You have me sold! I have been searching for years on how I can offer stylish email newsletters to my clients, but no one wanted to part with that valuable information without a pricetag. If I knew it was going to be as simple as designing a webpage and uploading it to Campaign Monitor, I would have contacted you eons ago! Thanks for making something so wonderful available to everyone!

Doris Cush, Owner, Fraidy Kat Design

Read this post Posted by Mathew Patterson

How far does permission stretch?

I received an email recently from a well known writer in the IT industry with the subject line 'Please help save my marriage :)'. I recognised his name in the 'from' field, otherwise I would have deleted it immediately.

This is how the email began:

Dear Subscriber,
One way or another, you have found your way into my database of contacts over time, and I hope you have found value in the newsletters you have received. I am now appealing to you as a husband, at the "request" (you know what I mean) of my wife.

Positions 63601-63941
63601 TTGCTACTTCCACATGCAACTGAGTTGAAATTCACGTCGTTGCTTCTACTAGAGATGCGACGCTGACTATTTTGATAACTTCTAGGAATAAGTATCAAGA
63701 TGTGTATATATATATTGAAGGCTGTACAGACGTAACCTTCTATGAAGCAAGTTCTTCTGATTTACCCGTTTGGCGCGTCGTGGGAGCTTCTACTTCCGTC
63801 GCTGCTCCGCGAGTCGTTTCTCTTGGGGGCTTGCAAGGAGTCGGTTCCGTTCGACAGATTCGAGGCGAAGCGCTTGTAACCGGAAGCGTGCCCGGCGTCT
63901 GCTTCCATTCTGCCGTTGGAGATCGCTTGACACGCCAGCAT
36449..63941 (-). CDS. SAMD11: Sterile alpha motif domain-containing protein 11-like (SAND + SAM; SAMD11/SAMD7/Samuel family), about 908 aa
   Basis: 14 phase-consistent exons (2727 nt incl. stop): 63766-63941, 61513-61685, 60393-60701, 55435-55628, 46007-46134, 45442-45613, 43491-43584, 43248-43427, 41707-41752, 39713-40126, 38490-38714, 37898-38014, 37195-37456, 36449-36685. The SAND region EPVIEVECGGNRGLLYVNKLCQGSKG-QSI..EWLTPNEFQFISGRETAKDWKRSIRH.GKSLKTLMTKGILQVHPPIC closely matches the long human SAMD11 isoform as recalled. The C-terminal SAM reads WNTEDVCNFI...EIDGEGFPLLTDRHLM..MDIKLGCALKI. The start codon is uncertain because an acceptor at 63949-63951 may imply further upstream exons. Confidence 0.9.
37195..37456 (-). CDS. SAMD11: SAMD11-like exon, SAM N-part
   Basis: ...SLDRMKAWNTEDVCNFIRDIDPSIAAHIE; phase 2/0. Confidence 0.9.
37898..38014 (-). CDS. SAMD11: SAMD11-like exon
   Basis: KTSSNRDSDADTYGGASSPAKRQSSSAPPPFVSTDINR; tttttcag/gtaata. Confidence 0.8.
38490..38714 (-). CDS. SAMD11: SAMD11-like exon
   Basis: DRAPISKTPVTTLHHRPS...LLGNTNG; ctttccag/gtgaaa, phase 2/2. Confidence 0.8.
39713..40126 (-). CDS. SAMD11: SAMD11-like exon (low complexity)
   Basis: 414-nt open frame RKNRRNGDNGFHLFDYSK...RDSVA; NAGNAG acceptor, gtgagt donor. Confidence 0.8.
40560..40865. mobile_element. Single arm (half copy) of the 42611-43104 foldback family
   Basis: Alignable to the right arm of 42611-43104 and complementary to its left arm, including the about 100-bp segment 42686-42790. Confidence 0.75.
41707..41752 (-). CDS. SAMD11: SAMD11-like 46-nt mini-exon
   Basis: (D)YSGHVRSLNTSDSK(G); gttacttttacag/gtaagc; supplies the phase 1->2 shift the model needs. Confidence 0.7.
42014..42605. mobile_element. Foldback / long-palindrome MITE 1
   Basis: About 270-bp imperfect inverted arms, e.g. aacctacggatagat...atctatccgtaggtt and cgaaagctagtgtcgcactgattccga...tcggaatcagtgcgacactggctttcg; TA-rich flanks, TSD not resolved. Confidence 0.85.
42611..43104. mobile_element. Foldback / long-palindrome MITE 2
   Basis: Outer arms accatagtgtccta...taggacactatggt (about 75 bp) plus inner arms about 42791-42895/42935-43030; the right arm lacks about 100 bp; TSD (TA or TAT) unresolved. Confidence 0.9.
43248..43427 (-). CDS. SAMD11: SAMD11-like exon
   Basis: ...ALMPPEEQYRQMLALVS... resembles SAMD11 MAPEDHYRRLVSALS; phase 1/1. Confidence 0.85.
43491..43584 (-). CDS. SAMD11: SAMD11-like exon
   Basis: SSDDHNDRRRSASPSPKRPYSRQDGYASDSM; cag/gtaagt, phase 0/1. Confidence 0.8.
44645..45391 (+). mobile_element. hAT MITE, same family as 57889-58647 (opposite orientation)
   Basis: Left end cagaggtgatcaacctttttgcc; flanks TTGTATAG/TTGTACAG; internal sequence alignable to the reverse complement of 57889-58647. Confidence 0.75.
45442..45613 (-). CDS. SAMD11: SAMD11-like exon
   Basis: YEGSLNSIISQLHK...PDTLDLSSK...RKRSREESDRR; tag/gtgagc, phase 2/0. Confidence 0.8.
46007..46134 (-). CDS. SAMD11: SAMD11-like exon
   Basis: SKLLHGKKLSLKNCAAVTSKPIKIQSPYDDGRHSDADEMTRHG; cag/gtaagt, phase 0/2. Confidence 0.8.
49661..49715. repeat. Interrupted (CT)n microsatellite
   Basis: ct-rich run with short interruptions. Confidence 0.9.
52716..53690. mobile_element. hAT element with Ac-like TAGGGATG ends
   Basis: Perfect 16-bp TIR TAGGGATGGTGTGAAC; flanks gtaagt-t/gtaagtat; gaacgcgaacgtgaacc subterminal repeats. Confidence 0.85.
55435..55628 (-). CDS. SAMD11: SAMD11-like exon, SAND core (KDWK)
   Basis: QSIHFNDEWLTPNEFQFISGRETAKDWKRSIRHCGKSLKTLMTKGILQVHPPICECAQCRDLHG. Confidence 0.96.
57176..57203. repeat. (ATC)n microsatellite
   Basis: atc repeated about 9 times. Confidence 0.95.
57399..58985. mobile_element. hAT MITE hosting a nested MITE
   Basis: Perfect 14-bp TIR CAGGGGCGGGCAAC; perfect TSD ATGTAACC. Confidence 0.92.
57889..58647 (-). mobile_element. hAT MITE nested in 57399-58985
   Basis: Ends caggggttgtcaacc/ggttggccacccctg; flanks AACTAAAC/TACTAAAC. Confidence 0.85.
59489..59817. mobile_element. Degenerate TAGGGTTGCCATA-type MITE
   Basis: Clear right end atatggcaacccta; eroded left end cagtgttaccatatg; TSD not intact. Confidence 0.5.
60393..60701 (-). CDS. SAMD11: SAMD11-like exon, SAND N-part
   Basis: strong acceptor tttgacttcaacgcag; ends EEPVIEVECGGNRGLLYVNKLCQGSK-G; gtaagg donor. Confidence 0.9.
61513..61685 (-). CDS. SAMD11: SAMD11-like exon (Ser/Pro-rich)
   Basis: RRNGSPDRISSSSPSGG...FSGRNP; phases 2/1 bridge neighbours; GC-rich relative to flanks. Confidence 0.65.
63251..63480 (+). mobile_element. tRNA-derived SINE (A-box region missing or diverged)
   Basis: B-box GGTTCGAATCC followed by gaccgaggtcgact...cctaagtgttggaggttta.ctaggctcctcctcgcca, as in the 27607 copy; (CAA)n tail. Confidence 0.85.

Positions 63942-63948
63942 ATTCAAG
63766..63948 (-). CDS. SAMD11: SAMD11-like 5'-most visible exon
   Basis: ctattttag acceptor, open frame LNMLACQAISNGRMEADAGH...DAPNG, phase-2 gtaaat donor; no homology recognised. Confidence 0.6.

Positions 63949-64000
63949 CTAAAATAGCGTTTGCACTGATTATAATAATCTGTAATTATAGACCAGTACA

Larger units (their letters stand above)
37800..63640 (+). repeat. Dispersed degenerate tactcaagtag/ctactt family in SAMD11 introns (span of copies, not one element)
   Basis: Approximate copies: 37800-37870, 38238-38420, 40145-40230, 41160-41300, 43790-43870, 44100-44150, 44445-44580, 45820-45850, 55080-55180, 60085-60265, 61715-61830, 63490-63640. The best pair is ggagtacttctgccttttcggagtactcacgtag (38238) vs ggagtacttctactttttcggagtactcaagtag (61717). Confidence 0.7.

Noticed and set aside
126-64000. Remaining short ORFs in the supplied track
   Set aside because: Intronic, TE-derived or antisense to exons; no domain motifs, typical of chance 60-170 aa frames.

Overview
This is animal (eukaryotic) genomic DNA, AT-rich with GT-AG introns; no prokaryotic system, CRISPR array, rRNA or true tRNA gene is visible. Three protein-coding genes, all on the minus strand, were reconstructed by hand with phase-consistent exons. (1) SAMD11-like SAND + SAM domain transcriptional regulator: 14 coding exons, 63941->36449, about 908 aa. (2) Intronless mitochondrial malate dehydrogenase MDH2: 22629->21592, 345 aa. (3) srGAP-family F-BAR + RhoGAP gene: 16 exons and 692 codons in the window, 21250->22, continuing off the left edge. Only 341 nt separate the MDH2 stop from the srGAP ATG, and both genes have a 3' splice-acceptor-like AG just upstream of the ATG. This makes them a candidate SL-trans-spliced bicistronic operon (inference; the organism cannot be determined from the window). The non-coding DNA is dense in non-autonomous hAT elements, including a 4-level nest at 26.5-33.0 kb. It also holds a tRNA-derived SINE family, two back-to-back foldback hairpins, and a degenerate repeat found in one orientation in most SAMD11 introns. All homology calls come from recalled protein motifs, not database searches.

Obviously he considered that me signing up at some point for one of his newsletters gave him permission to email me on a completely unrelated topic. This is a mistake that our customers sometimes make too.

When we talk about having permission to email people we are talking about something quite specific. It's an agreement from your subscriber to receive emails about a particular topic, or related to a particular transaction.

Even when you have that permission, there are times when you might decide your message is not actually relevant to the reason people initially subscribed. It's about treating your subscribers respectfully, and not just emailing everyone you are 'technically' allowed to.

A recent post at ReturnPath raises the same issues, and suggests a few times when you should no longer assume you have a subscriber's permission to email them. So when you are explaining permission to your clients, it's important to help them understand that there is different types of permission, and it's always better to err on the side of caution than to risk spam complaints.

Don't forget about our permission handouts either, they are a helpful reminder of what constitutes permission, and what does not.

Read this post Posted by Mathew Patterson